Morpheus Dreams: China, Opium & My American Fortune
Jan 17, 2020, 3:30 PM – 5:00 PM
The Masonicare at Chester Village Lecture Series, in association with Wesleyan University's Institute for Lifelong Learning, presents: Morpheus Dreams: China, Opium & My American Fortune .
For centuries, China, the self-named ‘Celestial Empire,’ remained, by its own choosing, isolated from the rest of the world. But with increasing exploration and the opening of more extensive ocean trade routes between European nations and the coasts of India and Southeast Asia, the ports of China’s southeast coast became known to ambitious Western businessmen looking to expand their influence in that part of the world. Commodities like silk, porcelain and furs were commonly traded, in exchange for Spanish silver (specie), as appetites in Europe and America for Asian-themed products grew. But, it was not until the introduction of Turkish and Indian opium into a vulnerable Chinese population, that huge revenues--and conflicts--resulted. One such man who rode the wave of opportunity and profitability was Middletown’s own, Samuel Russell (1789- 1862). He followed the lead of others to move from a European market for fabrics, into the Chinese market. Always the agent, and never the owner of the goods, he earned an excellent reputation in Canton, China, going on an build one of the largest and most successful companies moving opium into the local economy, there. Eventually, he returned to Middletown to apply his fortune to the construction of the Greek revival property we know today. Morpheus Dreams (Hammonasset House Publishers, 2020), follows the trajectory of his career, as I imagine him moving on the busy docks of Middletown and the streets of a Chinese culture locked into ancient ways. Both they, and he, struggled to come to terms with the changing dynamics of an emerging global marketplace and its attendant Western influence. Opium was a major factor in unfolding events in world history, then, even as democratic principles continue to echo on the streets of Hong Kong, with riots and protests today.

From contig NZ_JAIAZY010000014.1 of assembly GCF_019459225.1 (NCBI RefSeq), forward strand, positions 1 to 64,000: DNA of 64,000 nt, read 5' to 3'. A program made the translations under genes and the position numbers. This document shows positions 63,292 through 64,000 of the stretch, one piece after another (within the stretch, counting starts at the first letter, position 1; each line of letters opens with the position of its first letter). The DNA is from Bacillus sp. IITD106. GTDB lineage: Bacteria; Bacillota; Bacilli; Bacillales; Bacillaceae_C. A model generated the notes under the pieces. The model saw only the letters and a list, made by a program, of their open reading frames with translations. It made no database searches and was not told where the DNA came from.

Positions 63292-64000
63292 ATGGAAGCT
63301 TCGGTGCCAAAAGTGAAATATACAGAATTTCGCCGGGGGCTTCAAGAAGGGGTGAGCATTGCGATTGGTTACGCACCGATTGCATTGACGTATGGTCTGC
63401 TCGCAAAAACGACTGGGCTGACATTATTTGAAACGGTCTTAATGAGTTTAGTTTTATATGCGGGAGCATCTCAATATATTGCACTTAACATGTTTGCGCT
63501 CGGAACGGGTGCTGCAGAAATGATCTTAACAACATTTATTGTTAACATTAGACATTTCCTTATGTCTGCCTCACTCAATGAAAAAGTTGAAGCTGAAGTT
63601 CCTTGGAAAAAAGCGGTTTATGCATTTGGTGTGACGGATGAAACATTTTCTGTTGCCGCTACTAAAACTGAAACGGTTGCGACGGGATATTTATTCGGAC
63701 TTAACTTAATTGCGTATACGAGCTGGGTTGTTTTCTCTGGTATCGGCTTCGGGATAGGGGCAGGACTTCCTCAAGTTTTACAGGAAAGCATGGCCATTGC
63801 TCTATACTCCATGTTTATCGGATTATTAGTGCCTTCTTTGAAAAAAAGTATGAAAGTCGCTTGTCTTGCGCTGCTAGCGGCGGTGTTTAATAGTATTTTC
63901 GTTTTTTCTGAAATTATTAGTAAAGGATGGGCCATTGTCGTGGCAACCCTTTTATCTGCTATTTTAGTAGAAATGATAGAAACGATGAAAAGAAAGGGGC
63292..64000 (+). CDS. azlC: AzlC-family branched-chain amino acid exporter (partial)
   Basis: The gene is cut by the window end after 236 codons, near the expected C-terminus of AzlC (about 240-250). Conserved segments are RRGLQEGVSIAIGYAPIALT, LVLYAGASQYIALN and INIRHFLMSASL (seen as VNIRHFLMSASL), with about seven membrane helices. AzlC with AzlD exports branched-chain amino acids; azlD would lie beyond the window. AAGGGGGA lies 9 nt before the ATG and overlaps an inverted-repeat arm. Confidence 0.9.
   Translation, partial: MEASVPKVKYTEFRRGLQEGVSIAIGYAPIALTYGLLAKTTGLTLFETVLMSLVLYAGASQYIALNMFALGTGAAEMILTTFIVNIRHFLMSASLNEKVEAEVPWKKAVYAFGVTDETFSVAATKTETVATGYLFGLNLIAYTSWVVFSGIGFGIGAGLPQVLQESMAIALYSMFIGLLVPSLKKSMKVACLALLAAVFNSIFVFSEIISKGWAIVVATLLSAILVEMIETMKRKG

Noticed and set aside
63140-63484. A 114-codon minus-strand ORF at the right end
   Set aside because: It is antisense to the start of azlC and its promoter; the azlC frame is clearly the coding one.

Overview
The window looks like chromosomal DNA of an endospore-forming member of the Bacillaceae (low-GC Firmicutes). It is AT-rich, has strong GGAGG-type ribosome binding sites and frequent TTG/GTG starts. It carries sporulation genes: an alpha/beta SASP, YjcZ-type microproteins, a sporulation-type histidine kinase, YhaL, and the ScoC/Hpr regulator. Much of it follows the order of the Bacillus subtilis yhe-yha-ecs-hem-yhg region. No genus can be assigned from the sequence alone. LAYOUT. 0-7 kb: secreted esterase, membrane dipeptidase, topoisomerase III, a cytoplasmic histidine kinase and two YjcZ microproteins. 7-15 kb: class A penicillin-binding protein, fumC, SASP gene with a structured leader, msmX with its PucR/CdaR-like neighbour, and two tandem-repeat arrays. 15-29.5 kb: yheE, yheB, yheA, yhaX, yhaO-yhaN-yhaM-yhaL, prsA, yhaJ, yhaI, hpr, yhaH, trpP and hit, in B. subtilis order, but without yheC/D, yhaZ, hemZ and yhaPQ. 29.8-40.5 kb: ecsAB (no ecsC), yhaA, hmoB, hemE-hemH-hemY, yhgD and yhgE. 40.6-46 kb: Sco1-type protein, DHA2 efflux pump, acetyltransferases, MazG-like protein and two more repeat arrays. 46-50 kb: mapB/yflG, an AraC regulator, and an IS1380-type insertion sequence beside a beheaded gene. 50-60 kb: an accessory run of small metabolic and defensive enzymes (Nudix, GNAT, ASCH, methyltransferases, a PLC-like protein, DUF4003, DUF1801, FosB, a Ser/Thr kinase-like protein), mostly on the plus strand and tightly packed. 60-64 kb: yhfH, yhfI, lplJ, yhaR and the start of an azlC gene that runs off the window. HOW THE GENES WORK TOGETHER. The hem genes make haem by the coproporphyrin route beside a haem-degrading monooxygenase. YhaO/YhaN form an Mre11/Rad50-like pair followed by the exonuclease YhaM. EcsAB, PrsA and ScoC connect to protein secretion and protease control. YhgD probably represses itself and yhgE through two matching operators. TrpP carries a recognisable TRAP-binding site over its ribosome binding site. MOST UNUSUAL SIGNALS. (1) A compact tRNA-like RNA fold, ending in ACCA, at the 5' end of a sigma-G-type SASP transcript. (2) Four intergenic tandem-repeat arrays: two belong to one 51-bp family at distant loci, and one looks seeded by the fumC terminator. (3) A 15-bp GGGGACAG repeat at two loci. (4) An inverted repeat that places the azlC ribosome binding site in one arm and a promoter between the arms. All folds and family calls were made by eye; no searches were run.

About the presenter: Richard Friswell is a cultural historian and director of Wesleyan University’s Institute for Lifelong Learning. He lectures widely on topics related to Modernism and the modern era in world history. Underpinning a cultural-historical approach to art history is the notion that art, literature and social history of nations are inter-related. These lectures will offer many examples of artwork from the period under discussion, as well as an opportunity for questions and discussion.
Please RSVP by calling 860-342 8305 or registering below by noon on January 15th.